Author’s Selected Categories for All Backpacking Gear Lists

My hiking needs, desires and priorities lead me to select the following 14 categories when constructing my backpacking gear lists.

Footwear System
Packing System
Shelter and Sleeping System
Base-layer Wicking Clothing
Mid-layer Insulating Clothing
Outer-layer Shell Clothing
Hats and Gloves
Cooking and Hydration
Health and Hygiene
Navigation System
Special Needs

Develop a Master Backpacking Gear List

Obtain a digital weighing scale that has the capacity to weigh in tenths of ounces as well as in grams. Proceed to construct a comprehensive master gear list that includes the weight (in ounces or in grams) of every item in your gear closet, no matter how small. Include gear items currently used, items you might use on future trips and items desired for future acquisition. However, do not include items you haven’t used in the last couple of years, even though they are in your gear locker.  For an example, see the “Suggested Format for Master Outdoor Gear List” document for the first page of my multi-page list. If your master gear list turns out to be several pages long like mine, consider formatting those items you take on most trips in bold print to make them stand out. I highly recommended using a computerized spreadsheet to input this data into your master gear list.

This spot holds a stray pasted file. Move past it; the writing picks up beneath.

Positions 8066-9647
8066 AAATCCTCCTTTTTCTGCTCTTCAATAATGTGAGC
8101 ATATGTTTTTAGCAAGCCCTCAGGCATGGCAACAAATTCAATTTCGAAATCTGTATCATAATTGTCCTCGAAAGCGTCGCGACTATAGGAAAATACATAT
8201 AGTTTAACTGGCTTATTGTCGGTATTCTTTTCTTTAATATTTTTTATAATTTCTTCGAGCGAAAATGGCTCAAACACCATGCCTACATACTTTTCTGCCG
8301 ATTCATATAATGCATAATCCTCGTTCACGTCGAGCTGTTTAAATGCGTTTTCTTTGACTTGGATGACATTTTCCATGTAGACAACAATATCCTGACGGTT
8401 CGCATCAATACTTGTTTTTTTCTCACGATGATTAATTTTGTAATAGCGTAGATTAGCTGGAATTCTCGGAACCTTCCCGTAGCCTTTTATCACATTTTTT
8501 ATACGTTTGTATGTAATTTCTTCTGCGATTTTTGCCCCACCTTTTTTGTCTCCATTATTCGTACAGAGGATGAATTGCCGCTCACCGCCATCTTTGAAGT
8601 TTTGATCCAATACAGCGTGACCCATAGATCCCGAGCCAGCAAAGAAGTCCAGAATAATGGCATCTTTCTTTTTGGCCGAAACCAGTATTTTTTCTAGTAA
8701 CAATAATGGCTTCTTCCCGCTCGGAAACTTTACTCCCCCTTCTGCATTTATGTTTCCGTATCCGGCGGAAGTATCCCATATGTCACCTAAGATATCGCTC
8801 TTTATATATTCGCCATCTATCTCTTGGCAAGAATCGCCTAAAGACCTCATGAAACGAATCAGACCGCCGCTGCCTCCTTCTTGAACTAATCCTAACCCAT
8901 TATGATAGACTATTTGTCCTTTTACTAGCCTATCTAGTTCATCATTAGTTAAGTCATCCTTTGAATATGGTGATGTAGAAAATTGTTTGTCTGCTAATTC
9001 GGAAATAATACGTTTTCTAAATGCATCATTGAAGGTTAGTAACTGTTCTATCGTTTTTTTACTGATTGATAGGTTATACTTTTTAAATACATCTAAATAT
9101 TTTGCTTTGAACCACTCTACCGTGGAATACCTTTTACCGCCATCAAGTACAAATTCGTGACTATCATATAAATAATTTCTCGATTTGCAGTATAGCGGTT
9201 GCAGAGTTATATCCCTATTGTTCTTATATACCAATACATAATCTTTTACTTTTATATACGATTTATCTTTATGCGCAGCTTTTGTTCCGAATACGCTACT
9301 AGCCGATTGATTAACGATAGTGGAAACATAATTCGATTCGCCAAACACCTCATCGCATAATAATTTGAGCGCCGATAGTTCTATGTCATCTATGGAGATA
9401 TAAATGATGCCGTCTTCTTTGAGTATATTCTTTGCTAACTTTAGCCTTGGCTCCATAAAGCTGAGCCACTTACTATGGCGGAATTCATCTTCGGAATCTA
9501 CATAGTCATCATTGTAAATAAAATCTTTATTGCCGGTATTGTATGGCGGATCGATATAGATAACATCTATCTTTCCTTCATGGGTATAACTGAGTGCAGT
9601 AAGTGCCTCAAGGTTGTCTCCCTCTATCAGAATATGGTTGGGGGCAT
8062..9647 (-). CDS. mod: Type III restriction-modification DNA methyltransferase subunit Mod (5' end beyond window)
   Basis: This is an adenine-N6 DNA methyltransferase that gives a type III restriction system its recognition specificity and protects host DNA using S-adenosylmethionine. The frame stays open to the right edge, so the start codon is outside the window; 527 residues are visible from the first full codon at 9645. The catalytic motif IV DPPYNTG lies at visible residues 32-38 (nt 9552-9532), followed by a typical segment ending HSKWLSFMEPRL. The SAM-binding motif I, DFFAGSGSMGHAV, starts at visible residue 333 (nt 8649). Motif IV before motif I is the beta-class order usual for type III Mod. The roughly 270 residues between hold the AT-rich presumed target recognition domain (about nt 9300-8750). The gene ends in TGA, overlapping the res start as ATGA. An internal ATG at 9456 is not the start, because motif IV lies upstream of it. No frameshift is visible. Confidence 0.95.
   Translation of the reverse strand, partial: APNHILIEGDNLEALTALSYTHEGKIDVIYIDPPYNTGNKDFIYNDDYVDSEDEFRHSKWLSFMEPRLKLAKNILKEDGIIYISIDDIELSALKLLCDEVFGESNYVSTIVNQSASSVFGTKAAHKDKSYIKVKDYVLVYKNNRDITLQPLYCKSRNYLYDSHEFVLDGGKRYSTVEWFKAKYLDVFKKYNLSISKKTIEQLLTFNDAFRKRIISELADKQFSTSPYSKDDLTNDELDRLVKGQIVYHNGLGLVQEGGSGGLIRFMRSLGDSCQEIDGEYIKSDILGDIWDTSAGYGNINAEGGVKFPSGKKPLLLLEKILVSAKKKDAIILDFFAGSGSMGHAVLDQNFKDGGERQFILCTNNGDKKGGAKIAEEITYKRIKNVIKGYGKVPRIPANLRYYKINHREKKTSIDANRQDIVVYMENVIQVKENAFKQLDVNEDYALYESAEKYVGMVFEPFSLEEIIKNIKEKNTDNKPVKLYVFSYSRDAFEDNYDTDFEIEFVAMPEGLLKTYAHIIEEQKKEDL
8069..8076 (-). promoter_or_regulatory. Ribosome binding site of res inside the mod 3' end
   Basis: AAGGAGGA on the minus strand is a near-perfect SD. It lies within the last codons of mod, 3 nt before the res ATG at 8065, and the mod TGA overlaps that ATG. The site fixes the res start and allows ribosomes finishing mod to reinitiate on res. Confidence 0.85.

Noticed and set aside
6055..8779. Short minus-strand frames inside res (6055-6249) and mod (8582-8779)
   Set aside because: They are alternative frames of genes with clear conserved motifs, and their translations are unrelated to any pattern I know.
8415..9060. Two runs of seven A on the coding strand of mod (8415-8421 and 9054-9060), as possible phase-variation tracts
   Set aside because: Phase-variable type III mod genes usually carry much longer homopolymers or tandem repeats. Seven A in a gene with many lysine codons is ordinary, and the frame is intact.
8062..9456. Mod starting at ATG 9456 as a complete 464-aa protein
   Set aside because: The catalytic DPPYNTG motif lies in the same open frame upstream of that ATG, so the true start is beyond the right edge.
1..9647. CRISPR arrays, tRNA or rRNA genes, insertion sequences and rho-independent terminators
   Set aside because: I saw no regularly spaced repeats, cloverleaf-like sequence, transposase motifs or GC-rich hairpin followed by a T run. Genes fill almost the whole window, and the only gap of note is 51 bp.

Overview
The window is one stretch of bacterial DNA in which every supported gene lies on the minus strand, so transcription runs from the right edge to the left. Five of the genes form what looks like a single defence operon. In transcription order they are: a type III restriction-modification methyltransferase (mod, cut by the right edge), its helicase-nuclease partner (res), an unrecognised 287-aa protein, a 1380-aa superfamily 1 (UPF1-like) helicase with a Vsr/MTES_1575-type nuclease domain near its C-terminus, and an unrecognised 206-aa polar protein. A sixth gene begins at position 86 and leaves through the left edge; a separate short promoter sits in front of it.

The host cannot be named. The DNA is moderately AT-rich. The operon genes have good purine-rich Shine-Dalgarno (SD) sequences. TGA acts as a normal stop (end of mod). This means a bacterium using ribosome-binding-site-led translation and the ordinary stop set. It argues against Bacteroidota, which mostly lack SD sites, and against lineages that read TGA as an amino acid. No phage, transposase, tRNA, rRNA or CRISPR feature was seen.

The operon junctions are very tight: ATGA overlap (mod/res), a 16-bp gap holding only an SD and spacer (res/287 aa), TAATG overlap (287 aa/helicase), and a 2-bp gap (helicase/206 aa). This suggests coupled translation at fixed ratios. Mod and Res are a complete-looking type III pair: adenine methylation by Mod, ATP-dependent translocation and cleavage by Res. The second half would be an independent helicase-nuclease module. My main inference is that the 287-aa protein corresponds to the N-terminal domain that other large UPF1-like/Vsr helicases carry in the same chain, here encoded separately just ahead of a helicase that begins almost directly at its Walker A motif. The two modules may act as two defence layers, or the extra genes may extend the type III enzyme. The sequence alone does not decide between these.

Your master gear List should have several columns. Consider using these four columns as a minimum: category (e.g., “Outer Layer Shell Clothing”), function (e.g., “waterproof and breathable parka”), brand, model, size  (e.g., “royal blue, REI three layer Goretex, parka”), gear weight (e.g., 18.0 oz).  Under the function of “waterproof shell parka,” my personal list has separate lines for the three models of waterproof parka I currently own and use. Over the years, I have accumulated three different styles of sleeping pads (closed cell foam, self-inflating mattress, insulated air mattress). Within these three styles, I own ten different pads, each providing different levels of insulation, comfort, length, width and weight. Weights range from 2 to 46 ounces. Lengths range from 18 to 76 inches. Of the ten owned sleeping pads, six deserve a line on my master gear check off list because I use each on occasion. The older I get, the more I take an air mattress (so these are bold printed), but insulated pads are still an option.

Idealized Process for Selecting and Organizing Outdoor Gear

The above information is excerpted from a much longer 23 page article that describes an idealized nine-step process for selecting and organizing outdoor gear. Here is a highly condensed version of this recommended process:

  • Carefully select your CATEGORIES for developing outdoor gear lists.
  • Construct a MASTER OUTDOOR GEAR LIST using the chosen categories.
  • From your master gear list, develop a CUSTOMIZED GEAR LIST for each trip of any duration.
  • Develop detailed SUBSYSTEM LISTS of outdoor gear options (e.g., cooking, sleeping, packing, footwear, navigation) for the most important and most problematic categories.

To preview and download the complete 23 page article, click on this link: Being Systematic About Outdoor Gear.

Constructing Outdoor Gear Lists